Mentoring and networking are two critical components of career advancement, regardless of profession, gender, race or other characteristics. Mentoring is a relationship in which a more experienced or more knowledgeable person helps a less experienced or less knowledgeable person. A network is a set of human contacts known to an individual (the index individual), with whom that individual would expect to interact at intervals to support a given set of activities. An individual’s network can be an extremely powerful tool to share professional experiences, obtain guidance and enhance one’s reputation and career. Virtually all successful people have developed and utilized networks to advance professionally.
Explore this issue:December 2012
The size and composition of a network can vary greatly, and the power of a network depends on the breadth and diversity of the individuals in it. For example, a young assistant professor in otolaryngology (the index individual) who networks exclusively with other young assistant professors in the same specialty may benefit from sharing experiences that will enhance career development. This level of network is easy to establish and maintain. However, because the network is fairly homogeneous, the opportunity to learn is limited to this small group. On the other hand, if the young assistant professor includes not only peers, but also higher ranking individuals, he/she derives the benefit of years of diverse experiences. Although it takes more of an effort to extend the network beyond the comfort of those individuals with whom you are familiar and have common interests, the inclusion of more senior individuals will add power to one’s network. Perhaps the ultimately powerful network is one in which the members include those who are in positions not directly related to otolaryngology. Some of these opportunities for connection include people who are in senior medical administration, health policy, health care-related industries and even nonmedical positions. Therefore, as a general rule, the larger and more diverse a network, the more benefit it brings to the index individual. By diverse, we include considerations of profession (physicians and nonphysicians), age (experience), gender, race and myriad other factors, all of which add power to the network.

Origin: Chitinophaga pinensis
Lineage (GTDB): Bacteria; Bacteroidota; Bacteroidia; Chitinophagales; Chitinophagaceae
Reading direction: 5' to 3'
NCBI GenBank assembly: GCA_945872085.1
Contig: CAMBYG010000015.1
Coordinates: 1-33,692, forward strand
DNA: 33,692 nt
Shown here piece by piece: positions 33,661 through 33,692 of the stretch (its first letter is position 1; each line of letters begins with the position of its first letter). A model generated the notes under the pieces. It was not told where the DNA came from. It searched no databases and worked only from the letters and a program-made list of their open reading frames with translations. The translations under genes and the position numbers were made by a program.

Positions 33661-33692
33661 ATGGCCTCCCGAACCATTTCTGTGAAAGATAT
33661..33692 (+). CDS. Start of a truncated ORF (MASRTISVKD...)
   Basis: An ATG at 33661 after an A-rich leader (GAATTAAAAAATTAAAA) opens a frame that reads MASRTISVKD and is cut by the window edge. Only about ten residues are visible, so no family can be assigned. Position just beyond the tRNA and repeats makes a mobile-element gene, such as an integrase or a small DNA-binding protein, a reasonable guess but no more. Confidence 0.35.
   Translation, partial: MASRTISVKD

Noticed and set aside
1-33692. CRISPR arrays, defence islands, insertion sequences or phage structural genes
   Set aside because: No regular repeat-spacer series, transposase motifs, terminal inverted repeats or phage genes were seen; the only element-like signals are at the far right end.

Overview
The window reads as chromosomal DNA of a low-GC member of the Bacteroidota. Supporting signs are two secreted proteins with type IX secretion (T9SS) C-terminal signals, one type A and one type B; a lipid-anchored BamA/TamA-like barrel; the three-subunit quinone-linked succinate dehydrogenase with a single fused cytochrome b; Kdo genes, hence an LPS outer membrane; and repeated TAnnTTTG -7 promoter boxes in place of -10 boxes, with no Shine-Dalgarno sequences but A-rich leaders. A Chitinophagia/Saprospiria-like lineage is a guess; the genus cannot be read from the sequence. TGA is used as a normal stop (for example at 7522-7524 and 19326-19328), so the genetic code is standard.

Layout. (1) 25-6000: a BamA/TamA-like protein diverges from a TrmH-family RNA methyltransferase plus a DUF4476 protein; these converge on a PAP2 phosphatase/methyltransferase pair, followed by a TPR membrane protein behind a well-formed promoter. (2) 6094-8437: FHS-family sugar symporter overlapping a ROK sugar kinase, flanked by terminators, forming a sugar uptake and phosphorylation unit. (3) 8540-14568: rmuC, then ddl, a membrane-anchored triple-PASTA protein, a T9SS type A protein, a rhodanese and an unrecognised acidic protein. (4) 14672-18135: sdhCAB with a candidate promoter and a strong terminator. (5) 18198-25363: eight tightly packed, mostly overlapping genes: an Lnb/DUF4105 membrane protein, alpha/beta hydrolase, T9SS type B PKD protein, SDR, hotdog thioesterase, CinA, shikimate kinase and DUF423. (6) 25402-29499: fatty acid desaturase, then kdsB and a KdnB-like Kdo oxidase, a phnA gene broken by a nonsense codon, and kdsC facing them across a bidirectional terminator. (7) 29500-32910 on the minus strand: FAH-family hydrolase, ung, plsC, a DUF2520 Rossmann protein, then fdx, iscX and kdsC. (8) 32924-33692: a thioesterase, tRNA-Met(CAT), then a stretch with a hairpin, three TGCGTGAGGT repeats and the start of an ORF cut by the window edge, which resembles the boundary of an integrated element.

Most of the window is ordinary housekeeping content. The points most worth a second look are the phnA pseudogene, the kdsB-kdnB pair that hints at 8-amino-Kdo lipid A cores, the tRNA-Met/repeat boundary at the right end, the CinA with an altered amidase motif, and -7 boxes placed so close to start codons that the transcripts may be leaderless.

What does diversity bring to an individual’s network? The benefits of these relationships include learning about health care issues that transcend otolaryngology as well as educational and employment opportunities with the potential for influencing health care on a much broader level. Furthermore, different people have different styles in analyzing issues and solving problems. By having the ability to glean ideas from the network members, the index individual can gain insight into various options on how to address a given issue or make a career decision. Also, the access to these different perspectives can provide the index individual with more confidence to share ideas, make personal changes and create solutions to problems.